Disclosing the temperature of columnar jointing in lavas

Anthony Lamur*, Yan Lavallée, Fiona E. Iddon, Adrian J. Hornby, Jackie E. Kendrick, Felix W. Von Aulock, Fabian B. Wadsworth

*Corresponding author for this work

Research output: Contribution to journalArticlepeer-review

Abstract

Columnar joints form by cracking during cooling-induced contraction of lava, allowing hydrothermal fluid circulation. A lack of direct observations of their formation has led to ambiguity about the temperature window of jointing and its impact on fluid flow. Here we develop a novel thermo-mechanical experiment to disclose the temperature of columnar jointing in lavas. Using basalts from Eyjafjallajökull volcano (Iceland) we show that contraction during cooling induces stress build-up below the solidus temperature (980°C), resulting in localised macroscopic failure between 890 and 840°C. This temperature window for incipient columnar jointing is supported by modelling informed by mechanical testing and thermal expansivity measurements. We demonstrate that columnar jointing takes place well within the solid state of volcanic rocks, and is followed by a nonlinear increase in system permeability of <9 orders of magnitude during cooling. Columnar jointing may promote advective cooling in magmatic-hydrothermal environments and fluid loss during geothermal drilling and thermal stimulation.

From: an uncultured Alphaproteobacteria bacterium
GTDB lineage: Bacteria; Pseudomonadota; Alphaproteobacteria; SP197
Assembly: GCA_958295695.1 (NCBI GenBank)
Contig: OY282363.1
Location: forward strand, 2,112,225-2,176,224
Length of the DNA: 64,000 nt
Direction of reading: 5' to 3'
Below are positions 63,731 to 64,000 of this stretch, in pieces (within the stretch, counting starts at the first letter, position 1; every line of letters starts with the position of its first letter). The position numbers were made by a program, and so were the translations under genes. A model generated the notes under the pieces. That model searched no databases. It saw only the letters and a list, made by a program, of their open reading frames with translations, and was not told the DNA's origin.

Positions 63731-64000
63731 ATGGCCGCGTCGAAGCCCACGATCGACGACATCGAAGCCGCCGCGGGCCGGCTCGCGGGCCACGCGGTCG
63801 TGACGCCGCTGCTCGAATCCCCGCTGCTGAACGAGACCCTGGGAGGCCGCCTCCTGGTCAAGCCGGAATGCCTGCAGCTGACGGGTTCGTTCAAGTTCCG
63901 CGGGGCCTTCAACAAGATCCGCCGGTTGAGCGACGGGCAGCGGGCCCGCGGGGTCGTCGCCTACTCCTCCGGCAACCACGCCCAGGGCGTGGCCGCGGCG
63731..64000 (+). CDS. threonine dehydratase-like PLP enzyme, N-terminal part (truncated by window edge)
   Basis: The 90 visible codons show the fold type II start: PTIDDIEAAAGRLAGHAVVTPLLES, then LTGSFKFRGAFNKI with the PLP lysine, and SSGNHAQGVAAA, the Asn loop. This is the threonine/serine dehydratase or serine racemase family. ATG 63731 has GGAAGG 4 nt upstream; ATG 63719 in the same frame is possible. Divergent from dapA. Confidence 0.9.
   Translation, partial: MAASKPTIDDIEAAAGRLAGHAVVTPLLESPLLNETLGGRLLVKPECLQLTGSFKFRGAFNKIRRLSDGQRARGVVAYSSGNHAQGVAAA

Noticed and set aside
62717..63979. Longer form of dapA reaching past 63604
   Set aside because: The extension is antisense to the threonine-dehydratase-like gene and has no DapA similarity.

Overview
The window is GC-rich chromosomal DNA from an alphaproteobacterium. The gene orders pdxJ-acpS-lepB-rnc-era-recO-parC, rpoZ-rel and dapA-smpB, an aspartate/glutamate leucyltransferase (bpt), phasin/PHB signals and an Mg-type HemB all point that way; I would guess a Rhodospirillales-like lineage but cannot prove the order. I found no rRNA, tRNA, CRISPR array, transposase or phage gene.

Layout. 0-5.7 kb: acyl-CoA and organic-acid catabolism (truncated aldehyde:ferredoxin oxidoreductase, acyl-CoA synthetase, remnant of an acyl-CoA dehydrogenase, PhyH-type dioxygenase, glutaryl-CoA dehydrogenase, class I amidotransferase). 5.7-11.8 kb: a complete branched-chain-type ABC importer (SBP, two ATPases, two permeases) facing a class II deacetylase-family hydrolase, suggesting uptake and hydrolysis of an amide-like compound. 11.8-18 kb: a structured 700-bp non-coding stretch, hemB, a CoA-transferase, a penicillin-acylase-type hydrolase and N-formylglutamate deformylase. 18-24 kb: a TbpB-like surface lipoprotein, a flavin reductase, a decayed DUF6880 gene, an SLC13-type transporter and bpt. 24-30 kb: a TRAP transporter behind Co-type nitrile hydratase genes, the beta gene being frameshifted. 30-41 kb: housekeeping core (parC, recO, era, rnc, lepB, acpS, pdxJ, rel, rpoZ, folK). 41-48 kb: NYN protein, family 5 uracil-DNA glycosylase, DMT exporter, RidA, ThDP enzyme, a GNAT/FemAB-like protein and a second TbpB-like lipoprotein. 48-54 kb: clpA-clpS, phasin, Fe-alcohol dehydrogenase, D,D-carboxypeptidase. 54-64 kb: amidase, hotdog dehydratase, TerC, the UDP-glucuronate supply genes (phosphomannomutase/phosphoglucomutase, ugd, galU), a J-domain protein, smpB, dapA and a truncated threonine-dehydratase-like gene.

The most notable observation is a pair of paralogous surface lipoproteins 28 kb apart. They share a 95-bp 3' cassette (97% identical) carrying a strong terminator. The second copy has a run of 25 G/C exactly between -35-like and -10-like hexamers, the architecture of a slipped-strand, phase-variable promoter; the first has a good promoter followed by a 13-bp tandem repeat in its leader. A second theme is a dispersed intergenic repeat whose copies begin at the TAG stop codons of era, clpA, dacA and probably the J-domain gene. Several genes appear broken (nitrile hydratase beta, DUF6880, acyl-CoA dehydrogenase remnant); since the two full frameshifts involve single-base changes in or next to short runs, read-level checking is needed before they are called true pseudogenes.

Original languageEnglish
Article number1432
JournalNature Communications
Volume9
Issue number1
DOIs
Publication statusPublished - 12 Apr 2018

Fingerprint

Dive into the research topics of 'Disclosing the temperature of columnar jointing in lavas'. Together they form a unique fingerprint.

Cite this